Instead, I made the decision to take a deep breath and shake off the momentary pain of standing back up – instead of endlessly suffering on the ground.
Final Thoughts from the Valley
As I continue my journey up the mountain a couple final thoughts hit me.
- Could I have prevented my rockslide or at least minimized the damage?
Absolutely. There will always be situations in life that you cannot control – but you can always control your reactions. In this case, I needed to…
- …be more honest about my limitations to myself and those around me. I was so focused on my goals and plans that I was not adequately prepared for dealing with unforeseen changes.
- …sit down and readjust my schedule.
- …prepare for an adjustment period.
- …be more firm in my commitments to the things that could have saved the days I felt myself slipping – meditating, reading, participating in small activities I enjoy and more overall investment in myself .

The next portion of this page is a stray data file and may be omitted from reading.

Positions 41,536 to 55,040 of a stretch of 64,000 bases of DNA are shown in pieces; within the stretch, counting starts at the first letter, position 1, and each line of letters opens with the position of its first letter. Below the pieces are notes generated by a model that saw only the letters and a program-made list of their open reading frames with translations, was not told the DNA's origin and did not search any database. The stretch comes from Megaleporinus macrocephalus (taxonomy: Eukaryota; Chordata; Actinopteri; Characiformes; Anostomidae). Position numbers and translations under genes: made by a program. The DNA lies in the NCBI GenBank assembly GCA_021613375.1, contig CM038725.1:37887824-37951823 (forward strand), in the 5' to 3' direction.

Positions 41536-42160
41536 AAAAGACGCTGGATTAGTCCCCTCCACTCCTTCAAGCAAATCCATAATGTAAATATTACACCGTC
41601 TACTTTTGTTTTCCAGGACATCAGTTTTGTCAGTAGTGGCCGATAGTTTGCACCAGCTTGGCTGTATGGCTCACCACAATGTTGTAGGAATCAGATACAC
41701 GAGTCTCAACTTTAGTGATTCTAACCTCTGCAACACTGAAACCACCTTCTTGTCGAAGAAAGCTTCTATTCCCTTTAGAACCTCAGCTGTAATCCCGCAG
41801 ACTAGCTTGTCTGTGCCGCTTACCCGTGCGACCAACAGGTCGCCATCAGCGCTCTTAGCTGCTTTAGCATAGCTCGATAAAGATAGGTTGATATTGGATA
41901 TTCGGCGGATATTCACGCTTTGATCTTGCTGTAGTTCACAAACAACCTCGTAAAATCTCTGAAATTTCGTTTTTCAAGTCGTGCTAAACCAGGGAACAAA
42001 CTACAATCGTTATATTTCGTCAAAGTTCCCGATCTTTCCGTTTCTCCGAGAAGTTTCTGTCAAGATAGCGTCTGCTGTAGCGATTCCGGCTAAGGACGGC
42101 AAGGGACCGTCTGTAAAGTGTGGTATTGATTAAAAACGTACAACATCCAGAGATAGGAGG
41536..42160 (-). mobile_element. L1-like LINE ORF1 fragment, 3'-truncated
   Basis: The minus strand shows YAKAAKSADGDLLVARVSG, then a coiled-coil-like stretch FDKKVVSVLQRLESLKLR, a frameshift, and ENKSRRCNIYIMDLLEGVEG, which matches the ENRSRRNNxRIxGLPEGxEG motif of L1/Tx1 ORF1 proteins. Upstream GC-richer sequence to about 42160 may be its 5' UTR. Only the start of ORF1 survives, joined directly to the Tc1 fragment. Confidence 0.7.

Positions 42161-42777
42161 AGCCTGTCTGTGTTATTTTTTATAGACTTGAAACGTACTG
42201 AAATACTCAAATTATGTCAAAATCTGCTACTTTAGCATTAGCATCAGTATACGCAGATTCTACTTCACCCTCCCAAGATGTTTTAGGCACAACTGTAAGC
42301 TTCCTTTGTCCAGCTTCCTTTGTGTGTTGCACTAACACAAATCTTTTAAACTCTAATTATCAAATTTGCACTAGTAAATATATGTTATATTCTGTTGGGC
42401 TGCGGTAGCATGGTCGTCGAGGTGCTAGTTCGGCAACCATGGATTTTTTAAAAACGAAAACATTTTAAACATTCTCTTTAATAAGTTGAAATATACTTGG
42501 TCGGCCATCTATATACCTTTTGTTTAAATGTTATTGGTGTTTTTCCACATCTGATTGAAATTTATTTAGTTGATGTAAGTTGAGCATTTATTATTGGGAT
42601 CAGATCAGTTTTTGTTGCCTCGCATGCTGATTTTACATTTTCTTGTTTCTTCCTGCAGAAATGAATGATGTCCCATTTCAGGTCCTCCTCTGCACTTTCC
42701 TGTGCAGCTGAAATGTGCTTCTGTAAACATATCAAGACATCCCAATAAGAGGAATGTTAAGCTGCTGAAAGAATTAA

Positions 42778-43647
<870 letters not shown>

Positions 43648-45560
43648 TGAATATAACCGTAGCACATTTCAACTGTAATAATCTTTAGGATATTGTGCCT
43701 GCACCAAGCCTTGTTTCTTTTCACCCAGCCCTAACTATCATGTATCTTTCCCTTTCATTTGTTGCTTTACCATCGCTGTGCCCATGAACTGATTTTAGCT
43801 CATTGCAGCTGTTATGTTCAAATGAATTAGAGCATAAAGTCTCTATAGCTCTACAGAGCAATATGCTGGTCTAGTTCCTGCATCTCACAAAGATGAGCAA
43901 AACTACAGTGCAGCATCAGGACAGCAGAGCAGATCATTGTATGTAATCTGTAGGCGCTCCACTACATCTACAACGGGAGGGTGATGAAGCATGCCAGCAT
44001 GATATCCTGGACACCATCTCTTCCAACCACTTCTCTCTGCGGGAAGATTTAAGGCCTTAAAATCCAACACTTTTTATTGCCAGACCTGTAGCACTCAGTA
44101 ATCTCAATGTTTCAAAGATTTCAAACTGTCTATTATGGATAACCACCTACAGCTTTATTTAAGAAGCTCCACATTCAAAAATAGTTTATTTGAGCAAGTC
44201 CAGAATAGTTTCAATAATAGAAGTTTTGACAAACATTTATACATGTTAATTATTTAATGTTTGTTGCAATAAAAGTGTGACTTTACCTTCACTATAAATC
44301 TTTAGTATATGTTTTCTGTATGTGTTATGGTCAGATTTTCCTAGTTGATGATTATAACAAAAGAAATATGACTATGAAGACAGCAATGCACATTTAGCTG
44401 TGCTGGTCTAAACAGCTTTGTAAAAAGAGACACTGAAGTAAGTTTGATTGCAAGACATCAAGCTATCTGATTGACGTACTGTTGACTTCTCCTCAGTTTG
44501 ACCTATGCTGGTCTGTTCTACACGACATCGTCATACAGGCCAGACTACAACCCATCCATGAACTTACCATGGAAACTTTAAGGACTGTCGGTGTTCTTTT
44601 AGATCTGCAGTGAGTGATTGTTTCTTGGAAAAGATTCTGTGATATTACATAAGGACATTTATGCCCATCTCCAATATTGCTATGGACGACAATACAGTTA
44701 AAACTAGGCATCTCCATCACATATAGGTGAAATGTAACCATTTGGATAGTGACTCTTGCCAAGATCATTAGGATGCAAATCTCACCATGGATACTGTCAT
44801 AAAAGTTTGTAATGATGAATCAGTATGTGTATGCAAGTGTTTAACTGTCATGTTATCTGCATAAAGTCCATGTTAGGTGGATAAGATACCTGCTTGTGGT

There is no reason I needed to feel overwhelmed, aside from the fact that I let myself feel that way and then did nothing to relieve it (devolving into a slow sort of panic). Is this the last time I will begin to feel overwhelmed? No. But it could be the last time that feeling turns into a rockslide.
- There is beauty in the breaking.
The second half of Google’s definition of Valley is “… often with a river running through it.” And the images? Breathtaking. The valley can be a beautiful and refreshing place, if you choose to look at it correctly. My faith is deeper, my determination doubled and vision clearer. My plan and goals are still epic. The mountain is still high. But I would rather keep my eyes on the heavens, then cast them down to study my doubts.
Brittany Shears is a millennial on a mission to find “the best version of me”. She is a graduate of The Ohio State University with a dual degree in Animal Science and Agribusiness. By trade, she is in training to manage a sow unit in rural Ohio. Outside of work, she is active in her church and plans to be a minister, owns two horses and is an avid reader. It is her combined passion for agriculture and her faith, coupled with her supportive family and friends, which have inspired her from a young age. Brittany’s primary goal is to find an occupation that will allow her to showcase these two passions and incorporate them in her professional life. On her journey from dream to reality, she continues to gain invaluable experience and learn life lessons that propel her forward.